What Parents Need to Know
Parents need to know that this true story of British Olympic runners has very little mature content -- drinking and smoking mostly -- but may be too hard to follow for younger fans of sports movies. The two runners it features are worth discussing with kids, though. One runner is Jewish and fights prejudice through competition. The other is a Scottish missionary and refuses to run an Olympic race on Sunday, even when the Prince of Wales tries to appeal to his love of country. As a side note, a lone Lipton Tea billboard shows up along a racetrack -- a great reminder of just how littered with advertising most sporting events are today.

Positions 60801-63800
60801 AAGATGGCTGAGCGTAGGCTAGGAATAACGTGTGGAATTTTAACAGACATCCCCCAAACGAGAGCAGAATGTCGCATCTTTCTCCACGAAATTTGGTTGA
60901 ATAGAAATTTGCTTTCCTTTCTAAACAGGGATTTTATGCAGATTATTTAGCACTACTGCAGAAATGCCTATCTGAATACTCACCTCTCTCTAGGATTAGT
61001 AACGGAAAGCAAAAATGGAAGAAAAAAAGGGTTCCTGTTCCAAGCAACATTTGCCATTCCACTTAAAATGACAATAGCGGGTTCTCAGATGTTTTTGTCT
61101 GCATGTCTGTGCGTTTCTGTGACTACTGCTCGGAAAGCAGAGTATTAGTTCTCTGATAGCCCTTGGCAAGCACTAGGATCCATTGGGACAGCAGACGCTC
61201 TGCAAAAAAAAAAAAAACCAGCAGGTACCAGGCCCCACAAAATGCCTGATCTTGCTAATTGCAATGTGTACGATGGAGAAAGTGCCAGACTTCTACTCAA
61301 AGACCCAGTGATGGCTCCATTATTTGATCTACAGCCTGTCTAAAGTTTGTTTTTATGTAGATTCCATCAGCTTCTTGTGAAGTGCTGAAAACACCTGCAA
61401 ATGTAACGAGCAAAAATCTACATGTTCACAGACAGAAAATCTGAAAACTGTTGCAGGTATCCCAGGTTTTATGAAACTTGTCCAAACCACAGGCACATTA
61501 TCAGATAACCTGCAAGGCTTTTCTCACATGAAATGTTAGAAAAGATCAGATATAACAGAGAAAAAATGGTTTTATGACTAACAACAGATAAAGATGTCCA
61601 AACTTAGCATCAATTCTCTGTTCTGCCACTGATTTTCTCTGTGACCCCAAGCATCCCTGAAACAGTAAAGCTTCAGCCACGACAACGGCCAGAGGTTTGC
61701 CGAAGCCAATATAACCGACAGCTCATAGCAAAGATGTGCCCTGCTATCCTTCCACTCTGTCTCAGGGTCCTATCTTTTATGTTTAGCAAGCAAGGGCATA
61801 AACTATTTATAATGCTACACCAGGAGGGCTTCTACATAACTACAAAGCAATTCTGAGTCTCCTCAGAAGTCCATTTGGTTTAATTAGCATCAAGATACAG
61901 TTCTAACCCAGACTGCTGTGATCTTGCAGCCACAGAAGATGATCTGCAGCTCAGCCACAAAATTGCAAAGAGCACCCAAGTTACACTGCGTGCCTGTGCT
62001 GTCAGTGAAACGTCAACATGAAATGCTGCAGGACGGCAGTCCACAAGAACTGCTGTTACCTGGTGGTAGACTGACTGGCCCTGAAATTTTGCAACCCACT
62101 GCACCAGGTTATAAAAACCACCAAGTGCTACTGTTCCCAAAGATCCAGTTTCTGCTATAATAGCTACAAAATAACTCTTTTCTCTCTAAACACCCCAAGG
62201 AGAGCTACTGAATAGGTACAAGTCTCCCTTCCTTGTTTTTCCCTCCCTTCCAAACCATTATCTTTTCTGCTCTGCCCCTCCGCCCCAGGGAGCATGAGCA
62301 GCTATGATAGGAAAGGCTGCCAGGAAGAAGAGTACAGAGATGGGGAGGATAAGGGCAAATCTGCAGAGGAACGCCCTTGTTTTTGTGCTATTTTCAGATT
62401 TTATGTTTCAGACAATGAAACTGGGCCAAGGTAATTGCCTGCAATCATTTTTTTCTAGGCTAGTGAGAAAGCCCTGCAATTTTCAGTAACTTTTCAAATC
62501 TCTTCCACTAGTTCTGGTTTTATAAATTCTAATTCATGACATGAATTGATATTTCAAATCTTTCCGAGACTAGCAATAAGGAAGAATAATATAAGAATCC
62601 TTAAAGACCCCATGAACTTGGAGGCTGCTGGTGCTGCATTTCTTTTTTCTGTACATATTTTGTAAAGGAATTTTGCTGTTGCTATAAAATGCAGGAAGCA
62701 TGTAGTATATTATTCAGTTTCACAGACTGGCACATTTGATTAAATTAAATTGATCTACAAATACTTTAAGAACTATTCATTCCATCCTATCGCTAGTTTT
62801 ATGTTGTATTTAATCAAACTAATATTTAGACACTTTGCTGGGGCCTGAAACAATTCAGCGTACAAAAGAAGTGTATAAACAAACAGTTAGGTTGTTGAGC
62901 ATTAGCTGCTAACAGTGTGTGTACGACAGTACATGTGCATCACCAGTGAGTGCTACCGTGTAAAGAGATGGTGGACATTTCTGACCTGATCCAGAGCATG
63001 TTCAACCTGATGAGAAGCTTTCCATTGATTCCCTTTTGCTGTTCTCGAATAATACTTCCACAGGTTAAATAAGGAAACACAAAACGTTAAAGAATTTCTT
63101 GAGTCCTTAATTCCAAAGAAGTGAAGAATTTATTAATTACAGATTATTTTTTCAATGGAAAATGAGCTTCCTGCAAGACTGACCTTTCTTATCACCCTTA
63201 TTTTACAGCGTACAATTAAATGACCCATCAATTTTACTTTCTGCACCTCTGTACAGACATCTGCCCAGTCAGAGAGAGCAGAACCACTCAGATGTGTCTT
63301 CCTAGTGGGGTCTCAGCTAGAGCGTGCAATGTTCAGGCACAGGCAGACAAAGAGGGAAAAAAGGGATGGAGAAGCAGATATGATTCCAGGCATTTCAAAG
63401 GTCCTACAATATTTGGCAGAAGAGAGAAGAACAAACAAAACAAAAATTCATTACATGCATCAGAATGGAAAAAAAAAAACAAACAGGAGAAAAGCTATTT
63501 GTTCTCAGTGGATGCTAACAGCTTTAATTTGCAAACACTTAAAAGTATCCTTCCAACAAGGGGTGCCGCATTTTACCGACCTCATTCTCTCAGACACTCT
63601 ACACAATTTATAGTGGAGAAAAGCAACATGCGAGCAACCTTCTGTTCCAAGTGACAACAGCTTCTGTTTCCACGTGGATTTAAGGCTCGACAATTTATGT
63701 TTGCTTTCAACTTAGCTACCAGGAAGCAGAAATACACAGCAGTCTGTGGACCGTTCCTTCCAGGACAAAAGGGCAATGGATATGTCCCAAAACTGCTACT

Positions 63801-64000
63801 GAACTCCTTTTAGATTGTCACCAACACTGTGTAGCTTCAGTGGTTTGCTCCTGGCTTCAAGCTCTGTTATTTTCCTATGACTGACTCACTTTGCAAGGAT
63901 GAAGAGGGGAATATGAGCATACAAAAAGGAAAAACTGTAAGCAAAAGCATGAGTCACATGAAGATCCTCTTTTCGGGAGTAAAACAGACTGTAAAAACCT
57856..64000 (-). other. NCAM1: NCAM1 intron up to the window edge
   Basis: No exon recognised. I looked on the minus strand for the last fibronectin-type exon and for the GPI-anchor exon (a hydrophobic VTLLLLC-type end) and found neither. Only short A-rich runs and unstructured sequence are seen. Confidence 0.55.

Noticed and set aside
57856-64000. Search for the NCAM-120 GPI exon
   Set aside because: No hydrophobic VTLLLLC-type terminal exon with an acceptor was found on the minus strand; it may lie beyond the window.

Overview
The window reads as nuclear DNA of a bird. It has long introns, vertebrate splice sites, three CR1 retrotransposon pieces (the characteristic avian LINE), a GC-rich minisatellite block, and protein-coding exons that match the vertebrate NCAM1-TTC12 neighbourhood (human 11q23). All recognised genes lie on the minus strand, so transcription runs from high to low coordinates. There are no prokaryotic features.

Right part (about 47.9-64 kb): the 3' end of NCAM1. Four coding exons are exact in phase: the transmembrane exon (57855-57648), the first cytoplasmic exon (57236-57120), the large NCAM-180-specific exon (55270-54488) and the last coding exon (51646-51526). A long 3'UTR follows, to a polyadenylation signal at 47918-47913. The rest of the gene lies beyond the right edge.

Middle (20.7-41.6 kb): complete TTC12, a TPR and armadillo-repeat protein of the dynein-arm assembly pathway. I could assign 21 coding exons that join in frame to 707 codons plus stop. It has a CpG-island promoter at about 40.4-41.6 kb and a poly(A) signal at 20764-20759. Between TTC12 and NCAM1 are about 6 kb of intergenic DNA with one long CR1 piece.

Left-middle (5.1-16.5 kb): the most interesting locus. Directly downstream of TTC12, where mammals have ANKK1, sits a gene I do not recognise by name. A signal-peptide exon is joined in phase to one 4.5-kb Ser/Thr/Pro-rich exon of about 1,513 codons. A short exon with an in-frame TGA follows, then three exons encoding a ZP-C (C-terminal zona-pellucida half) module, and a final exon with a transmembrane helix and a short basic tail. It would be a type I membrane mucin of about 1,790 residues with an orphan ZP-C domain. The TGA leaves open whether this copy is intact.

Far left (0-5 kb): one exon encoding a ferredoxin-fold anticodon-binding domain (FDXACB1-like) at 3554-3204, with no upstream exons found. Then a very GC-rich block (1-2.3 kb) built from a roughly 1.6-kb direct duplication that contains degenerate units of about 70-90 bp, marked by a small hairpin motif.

- Families can talk about why running was so important to these men. Was it different for different athletes? Why does Harold Abrahams think of quitting when he loses to Liddell?
- Why doesn't Eric's sister want him to race? Why does he race despite her objections?
- Why don't the teachers at Harold Abrahams' school think it is appropriate to have a coach? Would anyone think that today?